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DEM: $150,000 in Grants Available to Enhance and Promote Rhode Island-Grown Specialty Crops

PORTSMOUTH, R.I. — The RI Department of Environmental Management (DEM) announces that $150,000 in farm viability grant funding is available for projects that enhance the competitiveness of specialty crops grown in Rhode Island.

The funds are from the US Department of Agriculture’s Specialty Crop Block Grant program. Specialty crops are defined by this federally supported program as fruits and vegetables, dried fruit, tree nuts, and nursery crops including floriculture including Christmas Trees, cut flowers, honey, hops, and turf grass production.

Grant awards will range from $10,000 to $40,000 with no direct match required. Funds may be used for research, promotion, marketing, nutrition, trade enhancement, food safety, food security, plant health, product development, education, “buy local” initiatives, and for programs that provide for increased consumption and innovation, improved efficiency and reduced costs of distribution systems, environmental concerns and conservation, and development of cooperatives.

“This competitive grant program will help strengthen markets for Rhode Island specialty crops and support local farming and food businesses,” said DEM Director Janet Coit. “Consumer demand for locally-grown products is strong and is spurring growth in our state’s farming industry. We encourage farmers and others working to promote the long-term viability of locally-grown fruits, vegetables, nuts, horticulture, and nursery crops to apply for this exciting funding opportunity.”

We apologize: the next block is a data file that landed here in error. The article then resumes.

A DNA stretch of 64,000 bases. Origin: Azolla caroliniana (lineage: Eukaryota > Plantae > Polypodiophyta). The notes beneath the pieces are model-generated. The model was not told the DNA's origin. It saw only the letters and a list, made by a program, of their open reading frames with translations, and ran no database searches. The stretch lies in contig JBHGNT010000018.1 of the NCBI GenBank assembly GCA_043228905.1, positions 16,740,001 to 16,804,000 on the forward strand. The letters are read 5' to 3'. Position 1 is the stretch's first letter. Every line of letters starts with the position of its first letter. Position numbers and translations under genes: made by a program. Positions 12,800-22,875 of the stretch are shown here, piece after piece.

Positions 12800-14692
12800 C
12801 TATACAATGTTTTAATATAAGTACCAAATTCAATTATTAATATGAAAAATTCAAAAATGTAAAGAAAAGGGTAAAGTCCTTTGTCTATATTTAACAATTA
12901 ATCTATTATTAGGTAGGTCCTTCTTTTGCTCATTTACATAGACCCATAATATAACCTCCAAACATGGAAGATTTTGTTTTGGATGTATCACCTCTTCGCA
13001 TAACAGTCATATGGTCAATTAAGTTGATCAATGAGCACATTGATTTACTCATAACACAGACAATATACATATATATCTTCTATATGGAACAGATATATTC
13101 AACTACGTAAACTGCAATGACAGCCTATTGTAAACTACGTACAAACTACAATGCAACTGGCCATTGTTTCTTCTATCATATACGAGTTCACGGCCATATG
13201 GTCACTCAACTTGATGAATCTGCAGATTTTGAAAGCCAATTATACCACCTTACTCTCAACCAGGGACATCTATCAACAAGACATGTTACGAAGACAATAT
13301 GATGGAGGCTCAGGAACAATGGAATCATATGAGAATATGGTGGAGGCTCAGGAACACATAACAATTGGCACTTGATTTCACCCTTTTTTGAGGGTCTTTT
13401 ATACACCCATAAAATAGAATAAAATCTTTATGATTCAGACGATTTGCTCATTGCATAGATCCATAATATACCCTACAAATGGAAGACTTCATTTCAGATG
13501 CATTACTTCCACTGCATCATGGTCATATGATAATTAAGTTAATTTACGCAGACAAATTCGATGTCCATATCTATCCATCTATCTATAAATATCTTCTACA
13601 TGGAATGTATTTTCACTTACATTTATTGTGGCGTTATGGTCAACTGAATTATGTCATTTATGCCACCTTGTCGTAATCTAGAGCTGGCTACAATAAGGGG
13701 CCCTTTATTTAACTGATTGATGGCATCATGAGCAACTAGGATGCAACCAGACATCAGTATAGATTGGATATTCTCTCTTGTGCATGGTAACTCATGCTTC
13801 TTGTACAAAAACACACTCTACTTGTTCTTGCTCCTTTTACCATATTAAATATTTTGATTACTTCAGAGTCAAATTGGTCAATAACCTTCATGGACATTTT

Eligible entities include Rhode Island farmers, residents, or community groups engaged in research, marketing, food safety/security, plant health, buy-local initiatives, and/or development of cooperatives. Projects will be funded for up to two years. Funded projects must support the broad competitiveness of locally-grown specialty crops in Rhode Island. Initiatives that benefit a sole commercial product or provide a profit to a single individual or group will not be considered. To date, over $2 million has been invested through this program to support growth of specialty crops in Rhode Island. For more information on the Farm Viability program, visit DEM’s website. Applications accompanied by a W9 form should be mailed to DEM Division of Agriculture, Room 370, 235 Promenade Street, Providence, RI 02908 and postmarked no later than March 31, 2020. Grant-related questions should be directed to Peter Susi, deputy chief of DEM’s Division of Agriculture at 222-2781, ext. 4517 or peter.susi@dem.ri.gov.

DEM awarded $170,421 in farm viability grants last fall to four Rhode Island-based groups for a wide range of purposes, such as increasing consumption of specialty crops through a series of in-classroom education, cooking, and tasting programs and garden programs for students, parents, teachers, and staff; providing training and support for organic farming methods on specialty crop farms; developing a system for organic hop and rhizomatic crop production and farmer training; and supporting the promotion of saffron as an extremely high-value crop for Rhode Island agriculture.

DEM continues to work across many fronts to benefit and strengthen Rhode Island’s green economy and to assist local farmers and fishers in growing their businesses. There are more than 1,000 farms sprinkled across the state and Rhode Island is home to a thriving young farmer network. DEM continues to make investments in critical infrastructure as well as provide farm incubation space to new farmers through its Urban Edge Farm and Snake Den Farm properties.

The state’s food scene is often cited as an area of economic strength ripe for innovation and growth. Already, the local food industry supports 60,000 jobs, and the state’s green industries account for more than 15,000 jobs and contribute $2.5 billion to the economy annually.

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